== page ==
|'The extent of the Bush administration's propaganda effort is unprecedented and disturbing,' said U.S. Rep. George Miller, D-Calif.
Video news releases
Democrats were reacting to reports the administration had used video news releases that didn’t identify the government as the provider of the information, had paid reporters and columnists to support its programs and had used Medicare communications to tout its senior drug plan shortly before an election.
The GAO surveyed seven departments and reported that of the $1.62 billion, $1.4 billion was the result of 137 contracts with ad agencies, $197 million for 54 contracts with PR firms, $15 million for 131 contracts with media organizations and eight contracts totaling $100,000 for individual members of the media.
'Unprecedented and disturbing'
“The extent of the Bush administration's propaganda effort is unprecedented and disturbing," said U.S. Rep. George Miller, D-Calif. "The fact is that after all the spin, the American people are stuck with high prescription-drug prices, high gas prices and high college costs. This report raises serious questions about this administration's priorities for the country and I would hope that my colleagues on both sides of the aisle would agree that changes need to be made to rein in the president's propaganda machine."
U.S. Rep. Henry Waxman, D-Calif, said the extent of the spending makes oversight critical. “Careful oversight of this spending is essential given the track record of the Bush administration, which has used taxpayer dollars to fund covert propaganda within the United States."
The White House did not immediately return a call for comment.
The GAO report released today is a broad survey of the reach of the federal government's advertising and marketing contracts from seven government departments for initiatives ranging from U.S. military recruitment to work for the Department of Homeland Security. Still, the report didn’t survey the whole government and, in fact, left off two major government advertising programs, that of the White House Office of National Drug Control Policy for its youth anti-drug media campaign and the U.S. Postal Service.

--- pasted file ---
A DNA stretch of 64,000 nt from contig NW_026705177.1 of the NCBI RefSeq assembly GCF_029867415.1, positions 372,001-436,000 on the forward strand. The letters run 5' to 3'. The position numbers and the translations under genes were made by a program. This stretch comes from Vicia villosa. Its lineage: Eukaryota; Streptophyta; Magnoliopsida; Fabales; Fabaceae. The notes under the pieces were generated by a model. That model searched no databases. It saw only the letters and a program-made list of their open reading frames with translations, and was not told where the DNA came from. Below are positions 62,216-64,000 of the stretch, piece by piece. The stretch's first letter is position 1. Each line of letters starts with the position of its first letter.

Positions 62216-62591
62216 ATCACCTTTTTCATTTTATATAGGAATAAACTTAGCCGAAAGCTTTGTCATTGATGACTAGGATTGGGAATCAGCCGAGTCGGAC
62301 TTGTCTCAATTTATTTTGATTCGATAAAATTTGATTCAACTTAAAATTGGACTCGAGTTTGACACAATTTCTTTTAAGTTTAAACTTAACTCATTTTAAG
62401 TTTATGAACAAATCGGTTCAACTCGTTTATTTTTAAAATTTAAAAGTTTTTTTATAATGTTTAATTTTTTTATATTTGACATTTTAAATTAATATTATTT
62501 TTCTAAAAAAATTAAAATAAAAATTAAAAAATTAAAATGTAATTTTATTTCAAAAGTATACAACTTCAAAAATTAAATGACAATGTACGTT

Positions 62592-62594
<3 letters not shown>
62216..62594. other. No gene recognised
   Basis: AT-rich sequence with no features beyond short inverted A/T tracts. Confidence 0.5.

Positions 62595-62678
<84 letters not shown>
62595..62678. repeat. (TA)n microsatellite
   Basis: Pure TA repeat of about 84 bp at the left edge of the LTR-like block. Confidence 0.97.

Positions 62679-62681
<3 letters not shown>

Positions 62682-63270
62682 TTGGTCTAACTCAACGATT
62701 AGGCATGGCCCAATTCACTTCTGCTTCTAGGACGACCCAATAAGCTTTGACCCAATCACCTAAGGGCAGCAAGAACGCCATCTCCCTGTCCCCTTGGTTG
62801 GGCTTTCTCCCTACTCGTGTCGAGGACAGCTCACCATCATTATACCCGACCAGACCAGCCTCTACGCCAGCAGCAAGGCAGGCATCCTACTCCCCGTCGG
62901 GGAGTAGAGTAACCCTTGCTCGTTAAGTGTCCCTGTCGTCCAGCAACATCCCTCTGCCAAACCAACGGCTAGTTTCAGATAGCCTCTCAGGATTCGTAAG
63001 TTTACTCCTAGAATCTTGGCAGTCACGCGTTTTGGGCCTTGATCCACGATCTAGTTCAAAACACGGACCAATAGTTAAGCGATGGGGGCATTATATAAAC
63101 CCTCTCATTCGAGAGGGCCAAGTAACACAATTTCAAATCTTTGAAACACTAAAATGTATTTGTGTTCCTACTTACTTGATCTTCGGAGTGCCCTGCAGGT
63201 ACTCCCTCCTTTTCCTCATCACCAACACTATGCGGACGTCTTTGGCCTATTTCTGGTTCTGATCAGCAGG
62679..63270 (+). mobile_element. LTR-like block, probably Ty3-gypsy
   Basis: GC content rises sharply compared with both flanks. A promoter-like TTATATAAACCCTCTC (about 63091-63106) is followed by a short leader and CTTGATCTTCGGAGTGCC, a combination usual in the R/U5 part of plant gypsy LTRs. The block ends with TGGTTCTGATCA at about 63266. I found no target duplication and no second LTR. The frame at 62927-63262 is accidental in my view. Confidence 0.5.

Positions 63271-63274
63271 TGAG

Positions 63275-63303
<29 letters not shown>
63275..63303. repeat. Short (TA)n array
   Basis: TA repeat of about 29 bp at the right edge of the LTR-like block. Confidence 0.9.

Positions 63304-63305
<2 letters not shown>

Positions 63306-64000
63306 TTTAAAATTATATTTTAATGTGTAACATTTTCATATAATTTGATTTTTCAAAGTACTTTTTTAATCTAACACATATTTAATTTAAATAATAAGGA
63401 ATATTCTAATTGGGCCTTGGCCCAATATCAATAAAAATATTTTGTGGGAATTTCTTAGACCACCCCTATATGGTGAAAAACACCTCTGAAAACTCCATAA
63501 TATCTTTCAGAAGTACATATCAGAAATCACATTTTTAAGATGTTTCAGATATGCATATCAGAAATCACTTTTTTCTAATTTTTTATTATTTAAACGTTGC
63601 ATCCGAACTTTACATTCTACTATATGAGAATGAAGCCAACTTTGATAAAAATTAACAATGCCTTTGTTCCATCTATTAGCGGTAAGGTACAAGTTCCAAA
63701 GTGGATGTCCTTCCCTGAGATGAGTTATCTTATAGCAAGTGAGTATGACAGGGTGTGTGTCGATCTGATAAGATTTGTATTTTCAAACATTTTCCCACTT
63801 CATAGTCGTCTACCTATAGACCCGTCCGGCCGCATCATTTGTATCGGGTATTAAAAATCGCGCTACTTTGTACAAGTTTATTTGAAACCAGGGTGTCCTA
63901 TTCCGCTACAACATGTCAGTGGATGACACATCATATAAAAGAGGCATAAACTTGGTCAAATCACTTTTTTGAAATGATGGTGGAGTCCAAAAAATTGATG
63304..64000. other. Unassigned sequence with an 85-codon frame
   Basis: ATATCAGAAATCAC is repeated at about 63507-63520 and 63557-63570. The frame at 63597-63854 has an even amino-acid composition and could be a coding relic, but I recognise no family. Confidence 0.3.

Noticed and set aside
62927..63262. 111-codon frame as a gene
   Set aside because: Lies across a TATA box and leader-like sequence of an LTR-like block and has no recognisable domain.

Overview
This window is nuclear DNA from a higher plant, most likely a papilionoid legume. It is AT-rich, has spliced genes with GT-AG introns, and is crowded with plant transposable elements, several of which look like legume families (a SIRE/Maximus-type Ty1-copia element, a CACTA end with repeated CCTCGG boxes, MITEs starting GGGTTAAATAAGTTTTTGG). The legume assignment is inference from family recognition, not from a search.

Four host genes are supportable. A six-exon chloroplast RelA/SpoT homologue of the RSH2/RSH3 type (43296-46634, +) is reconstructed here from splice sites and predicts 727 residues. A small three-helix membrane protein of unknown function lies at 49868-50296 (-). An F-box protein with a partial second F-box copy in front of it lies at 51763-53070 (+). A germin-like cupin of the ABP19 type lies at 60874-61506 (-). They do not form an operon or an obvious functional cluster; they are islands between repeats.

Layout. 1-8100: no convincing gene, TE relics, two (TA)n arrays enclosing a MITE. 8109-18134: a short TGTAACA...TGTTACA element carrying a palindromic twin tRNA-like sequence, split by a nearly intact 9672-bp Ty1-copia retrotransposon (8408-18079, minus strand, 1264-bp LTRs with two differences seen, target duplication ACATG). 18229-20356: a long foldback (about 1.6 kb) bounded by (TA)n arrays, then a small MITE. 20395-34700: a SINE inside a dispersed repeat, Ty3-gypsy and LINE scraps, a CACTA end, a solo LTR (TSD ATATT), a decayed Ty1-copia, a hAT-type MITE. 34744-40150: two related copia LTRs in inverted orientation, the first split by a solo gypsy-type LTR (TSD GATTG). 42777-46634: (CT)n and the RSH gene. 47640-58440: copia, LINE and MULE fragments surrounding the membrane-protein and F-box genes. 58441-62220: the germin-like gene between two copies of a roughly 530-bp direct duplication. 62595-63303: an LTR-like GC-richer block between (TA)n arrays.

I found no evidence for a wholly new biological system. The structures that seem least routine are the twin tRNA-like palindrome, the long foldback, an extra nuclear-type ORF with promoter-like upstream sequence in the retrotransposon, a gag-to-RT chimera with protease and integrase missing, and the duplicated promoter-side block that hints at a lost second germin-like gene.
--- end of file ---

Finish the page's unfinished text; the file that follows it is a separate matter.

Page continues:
Six ad agencies
According to Democrats six advertising agencies were the biggest recipients of the spending: Leo Burnett USA, $536 millions (for the U.S. Army account); Campbell-Ewald $194 million (U.S. Navy); GSD&M, $179 million (U.S. Air Force); JWT, $148 million (the Atlanta office handles the U.S. Marines, and JWT handles the Federal Emergency Management Agency); Frankel & Co., $133 million (Centers for Disease Control); and Ketchum, $78 million (Health and Human Services Medicare account and the Office of Refugee Resettlement).
The biggest government spenders were: the Department of Defense ($1.1 billion); Health and Human Services ($300 million); Department of the Treasury ($152 million); and the Department of Homeland Security ($24 million).
The spending was for everything from military recruitment advertising to prizes for various promotions. Democrats pointed to the $10,212 the Air Force spent for items bearing the Coca-Cola logo including portable radios, victory t-shirts, hats and coolers, as well as more that $35,000 for promotional materials for a golf program.
House Minority Leader Nancy Pelosi, D-Calif., said the advertising wouldn’t affect Americans view of the administration.
"No amount of money will successfully sell the Bush Administration's failed policies, from the war in Iraq to its disastrous energy policy to its confusing Medicare prescription drug benefits," she said. "The American people know the Bush administration is on the wrong track and the White House PR machine won't change that fact."